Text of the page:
During this era different areas of science and natural philosophy would take giant steps forward. The exalted French philosopher and athematician René Descartes would publish his Discourse on Method, which complemented his Meditations and which made use of his famous "method of doubt" to try to prove that there actually was such a thing as absolute certainty. This concept would dominate philosophy and science until the present day. Galileo had, just a few years beforehand, published his classic Dialogue Concerning the Two Chief World Systems. This book had proposed the novel and correct idea that it was the sun and not the earth that was the center of the solar system.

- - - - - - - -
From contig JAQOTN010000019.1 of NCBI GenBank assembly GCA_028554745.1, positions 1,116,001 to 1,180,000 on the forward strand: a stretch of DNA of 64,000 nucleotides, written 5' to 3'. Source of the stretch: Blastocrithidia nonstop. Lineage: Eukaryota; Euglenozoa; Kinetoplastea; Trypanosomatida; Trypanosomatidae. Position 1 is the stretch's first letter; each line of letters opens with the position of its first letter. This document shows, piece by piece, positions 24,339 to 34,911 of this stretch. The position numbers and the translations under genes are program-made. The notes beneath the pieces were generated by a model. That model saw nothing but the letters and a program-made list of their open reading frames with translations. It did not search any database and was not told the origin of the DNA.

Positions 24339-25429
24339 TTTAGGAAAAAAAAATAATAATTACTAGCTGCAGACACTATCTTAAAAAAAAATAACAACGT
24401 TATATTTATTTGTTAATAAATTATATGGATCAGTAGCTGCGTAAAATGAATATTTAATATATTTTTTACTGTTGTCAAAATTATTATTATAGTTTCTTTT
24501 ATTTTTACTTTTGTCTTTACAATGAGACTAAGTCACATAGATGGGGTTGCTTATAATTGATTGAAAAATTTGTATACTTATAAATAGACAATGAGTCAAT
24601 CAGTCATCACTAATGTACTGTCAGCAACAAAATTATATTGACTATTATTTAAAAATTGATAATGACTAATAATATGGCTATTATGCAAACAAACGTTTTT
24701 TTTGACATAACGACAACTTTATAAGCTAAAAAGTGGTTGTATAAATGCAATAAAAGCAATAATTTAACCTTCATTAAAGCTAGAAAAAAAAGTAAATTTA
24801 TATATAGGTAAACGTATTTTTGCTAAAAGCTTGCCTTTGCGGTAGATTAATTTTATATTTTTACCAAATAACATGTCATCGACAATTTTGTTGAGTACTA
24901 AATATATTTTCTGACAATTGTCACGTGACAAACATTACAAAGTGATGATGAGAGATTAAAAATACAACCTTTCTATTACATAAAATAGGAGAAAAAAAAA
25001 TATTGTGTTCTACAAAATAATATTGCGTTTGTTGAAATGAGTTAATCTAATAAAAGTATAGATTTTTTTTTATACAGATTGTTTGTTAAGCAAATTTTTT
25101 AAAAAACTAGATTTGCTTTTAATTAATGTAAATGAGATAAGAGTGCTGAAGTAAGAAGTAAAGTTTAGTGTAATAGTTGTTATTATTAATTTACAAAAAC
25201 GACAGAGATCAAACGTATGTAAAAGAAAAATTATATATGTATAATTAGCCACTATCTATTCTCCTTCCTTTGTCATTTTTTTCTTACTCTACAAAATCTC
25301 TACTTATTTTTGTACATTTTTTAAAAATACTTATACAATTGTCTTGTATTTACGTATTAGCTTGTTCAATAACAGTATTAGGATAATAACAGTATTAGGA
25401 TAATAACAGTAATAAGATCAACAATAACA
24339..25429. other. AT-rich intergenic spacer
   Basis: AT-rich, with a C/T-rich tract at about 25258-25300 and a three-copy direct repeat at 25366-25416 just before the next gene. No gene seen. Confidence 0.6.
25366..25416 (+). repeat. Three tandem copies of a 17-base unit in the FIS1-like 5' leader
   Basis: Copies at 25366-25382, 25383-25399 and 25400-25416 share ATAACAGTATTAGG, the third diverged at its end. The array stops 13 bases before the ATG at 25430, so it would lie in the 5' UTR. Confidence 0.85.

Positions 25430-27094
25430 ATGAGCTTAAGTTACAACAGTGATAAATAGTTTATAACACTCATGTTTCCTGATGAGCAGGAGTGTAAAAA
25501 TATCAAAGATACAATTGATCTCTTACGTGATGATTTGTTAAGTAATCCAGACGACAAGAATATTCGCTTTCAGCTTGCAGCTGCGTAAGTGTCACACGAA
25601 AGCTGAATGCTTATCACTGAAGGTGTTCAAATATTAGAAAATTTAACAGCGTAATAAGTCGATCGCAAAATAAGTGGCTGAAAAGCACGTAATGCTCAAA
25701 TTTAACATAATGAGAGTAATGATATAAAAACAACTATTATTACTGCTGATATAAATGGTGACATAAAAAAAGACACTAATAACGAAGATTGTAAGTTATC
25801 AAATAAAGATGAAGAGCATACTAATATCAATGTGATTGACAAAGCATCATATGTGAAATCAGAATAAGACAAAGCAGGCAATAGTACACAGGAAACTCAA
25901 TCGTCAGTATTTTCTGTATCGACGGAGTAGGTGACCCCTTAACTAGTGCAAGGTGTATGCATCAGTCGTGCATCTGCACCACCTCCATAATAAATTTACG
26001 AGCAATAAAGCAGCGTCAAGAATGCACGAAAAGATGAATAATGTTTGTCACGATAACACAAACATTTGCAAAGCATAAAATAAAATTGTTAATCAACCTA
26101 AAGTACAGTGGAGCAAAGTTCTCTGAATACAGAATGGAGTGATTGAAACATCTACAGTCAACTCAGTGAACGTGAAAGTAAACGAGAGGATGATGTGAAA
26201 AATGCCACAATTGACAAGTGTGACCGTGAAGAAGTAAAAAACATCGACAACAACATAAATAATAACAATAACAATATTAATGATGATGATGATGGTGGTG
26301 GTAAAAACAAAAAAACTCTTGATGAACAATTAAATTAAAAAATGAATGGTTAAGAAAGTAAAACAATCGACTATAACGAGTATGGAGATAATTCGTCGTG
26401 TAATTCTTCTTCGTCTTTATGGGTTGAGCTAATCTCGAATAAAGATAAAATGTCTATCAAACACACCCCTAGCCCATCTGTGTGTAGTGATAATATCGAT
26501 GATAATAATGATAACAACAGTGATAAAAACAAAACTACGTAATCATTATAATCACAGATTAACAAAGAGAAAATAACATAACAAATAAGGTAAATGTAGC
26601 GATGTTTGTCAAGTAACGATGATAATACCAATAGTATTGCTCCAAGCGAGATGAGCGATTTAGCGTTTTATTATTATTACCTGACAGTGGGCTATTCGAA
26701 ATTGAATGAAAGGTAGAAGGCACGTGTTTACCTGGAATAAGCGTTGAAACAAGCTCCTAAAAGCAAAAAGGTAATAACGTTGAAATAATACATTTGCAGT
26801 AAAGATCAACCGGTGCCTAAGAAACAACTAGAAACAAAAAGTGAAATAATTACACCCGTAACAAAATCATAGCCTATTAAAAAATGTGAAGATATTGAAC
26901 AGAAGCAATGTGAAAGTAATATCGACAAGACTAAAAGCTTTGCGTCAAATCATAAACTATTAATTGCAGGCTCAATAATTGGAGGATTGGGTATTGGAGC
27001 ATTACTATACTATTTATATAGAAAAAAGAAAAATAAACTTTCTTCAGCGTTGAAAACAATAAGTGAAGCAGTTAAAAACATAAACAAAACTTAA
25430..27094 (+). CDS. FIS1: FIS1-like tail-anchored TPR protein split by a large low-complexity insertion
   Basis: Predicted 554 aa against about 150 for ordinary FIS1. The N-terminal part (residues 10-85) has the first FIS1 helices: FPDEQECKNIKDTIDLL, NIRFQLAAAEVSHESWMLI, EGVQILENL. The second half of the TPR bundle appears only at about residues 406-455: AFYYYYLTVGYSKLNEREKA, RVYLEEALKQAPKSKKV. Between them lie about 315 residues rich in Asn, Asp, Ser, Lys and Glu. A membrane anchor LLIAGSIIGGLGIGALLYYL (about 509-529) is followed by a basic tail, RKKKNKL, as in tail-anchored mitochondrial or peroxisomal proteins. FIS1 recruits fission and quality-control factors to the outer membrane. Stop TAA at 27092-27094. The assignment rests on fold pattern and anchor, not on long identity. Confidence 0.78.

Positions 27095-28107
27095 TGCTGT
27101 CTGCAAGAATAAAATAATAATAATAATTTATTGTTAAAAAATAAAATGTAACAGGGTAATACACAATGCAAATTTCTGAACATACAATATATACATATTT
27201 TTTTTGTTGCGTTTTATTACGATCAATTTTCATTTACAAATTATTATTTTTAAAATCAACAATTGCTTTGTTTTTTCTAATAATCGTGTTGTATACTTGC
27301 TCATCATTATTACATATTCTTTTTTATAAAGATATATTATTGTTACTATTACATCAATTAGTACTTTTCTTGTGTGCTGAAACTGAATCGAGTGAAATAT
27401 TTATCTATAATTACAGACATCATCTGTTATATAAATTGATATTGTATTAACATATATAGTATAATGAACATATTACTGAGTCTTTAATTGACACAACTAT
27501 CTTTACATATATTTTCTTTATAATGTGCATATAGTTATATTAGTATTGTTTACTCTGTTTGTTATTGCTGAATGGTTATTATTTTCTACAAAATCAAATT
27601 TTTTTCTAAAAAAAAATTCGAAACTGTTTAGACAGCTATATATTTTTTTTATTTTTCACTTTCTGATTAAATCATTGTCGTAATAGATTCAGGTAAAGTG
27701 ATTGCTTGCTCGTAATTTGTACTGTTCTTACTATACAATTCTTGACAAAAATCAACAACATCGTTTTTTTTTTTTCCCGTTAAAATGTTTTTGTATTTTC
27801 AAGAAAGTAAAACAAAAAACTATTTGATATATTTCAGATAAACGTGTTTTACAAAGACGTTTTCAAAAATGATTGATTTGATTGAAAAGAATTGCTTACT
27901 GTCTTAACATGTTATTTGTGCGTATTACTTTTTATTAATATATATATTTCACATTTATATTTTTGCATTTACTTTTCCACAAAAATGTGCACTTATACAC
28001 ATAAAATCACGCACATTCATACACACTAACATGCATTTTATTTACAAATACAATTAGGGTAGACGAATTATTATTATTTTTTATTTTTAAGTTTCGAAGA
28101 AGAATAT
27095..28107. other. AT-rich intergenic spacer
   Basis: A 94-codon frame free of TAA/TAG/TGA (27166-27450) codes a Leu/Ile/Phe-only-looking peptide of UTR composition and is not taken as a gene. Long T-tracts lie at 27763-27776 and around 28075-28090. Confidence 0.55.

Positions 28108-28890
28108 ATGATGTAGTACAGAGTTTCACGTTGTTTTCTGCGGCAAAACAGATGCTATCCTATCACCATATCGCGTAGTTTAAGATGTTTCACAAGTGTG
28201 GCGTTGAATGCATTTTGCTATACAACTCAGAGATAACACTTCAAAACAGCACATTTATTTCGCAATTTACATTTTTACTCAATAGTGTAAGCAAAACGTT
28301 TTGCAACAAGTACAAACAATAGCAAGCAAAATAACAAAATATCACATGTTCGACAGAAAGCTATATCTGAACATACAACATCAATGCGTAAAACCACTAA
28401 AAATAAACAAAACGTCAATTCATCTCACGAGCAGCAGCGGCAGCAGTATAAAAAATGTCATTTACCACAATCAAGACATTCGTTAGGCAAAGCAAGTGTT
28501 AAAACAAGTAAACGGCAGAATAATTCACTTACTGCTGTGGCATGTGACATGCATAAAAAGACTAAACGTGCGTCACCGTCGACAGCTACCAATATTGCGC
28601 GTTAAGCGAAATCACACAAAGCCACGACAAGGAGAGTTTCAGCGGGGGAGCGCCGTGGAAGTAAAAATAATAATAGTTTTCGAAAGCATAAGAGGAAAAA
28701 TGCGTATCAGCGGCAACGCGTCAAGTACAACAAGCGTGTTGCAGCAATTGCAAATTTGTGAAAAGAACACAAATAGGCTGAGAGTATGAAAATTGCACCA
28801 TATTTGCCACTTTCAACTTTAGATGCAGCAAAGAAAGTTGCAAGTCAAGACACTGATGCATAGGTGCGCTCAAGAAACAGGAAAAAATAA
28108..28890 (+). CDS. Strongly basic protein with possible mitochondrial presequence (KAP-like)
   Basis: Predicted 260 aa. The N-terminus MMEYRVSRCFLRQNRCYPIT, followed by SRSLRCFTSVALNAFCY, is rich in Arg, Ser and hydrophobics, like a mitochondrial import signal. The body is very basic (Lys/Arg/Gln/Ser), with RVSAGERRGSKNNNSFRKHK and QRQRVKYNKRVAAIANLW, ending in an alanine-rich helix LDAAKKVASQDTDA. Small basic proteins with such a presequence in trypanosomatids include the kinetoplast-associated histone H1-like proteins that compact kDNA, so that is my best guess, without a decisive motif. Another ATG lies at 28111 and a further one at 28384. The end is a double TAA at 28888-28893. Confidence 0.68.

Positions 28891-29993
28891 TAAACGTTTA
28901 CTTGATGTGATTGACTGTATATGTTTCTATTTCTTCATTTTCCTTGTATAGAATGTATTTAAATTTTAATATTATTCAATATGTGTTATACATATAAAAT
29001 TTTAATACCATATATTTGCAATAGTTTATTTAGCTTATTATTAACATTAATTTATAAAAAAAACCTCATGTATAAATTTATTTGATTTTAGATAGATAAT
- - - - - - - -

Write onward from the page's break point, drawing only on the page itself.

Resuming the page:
But, above all else, the seventeenth century saw the publication of Newton's stately Principia, which begat the science that has come to be called "classical mechanics." Newton brought all this about when he stated in his Principia a number of important principles, the most powerful of these being the law of universal gravitation. In devising it, Newton was trying to answer two fundamental questions: why do objects fall to earth, and what keeps the earth moving?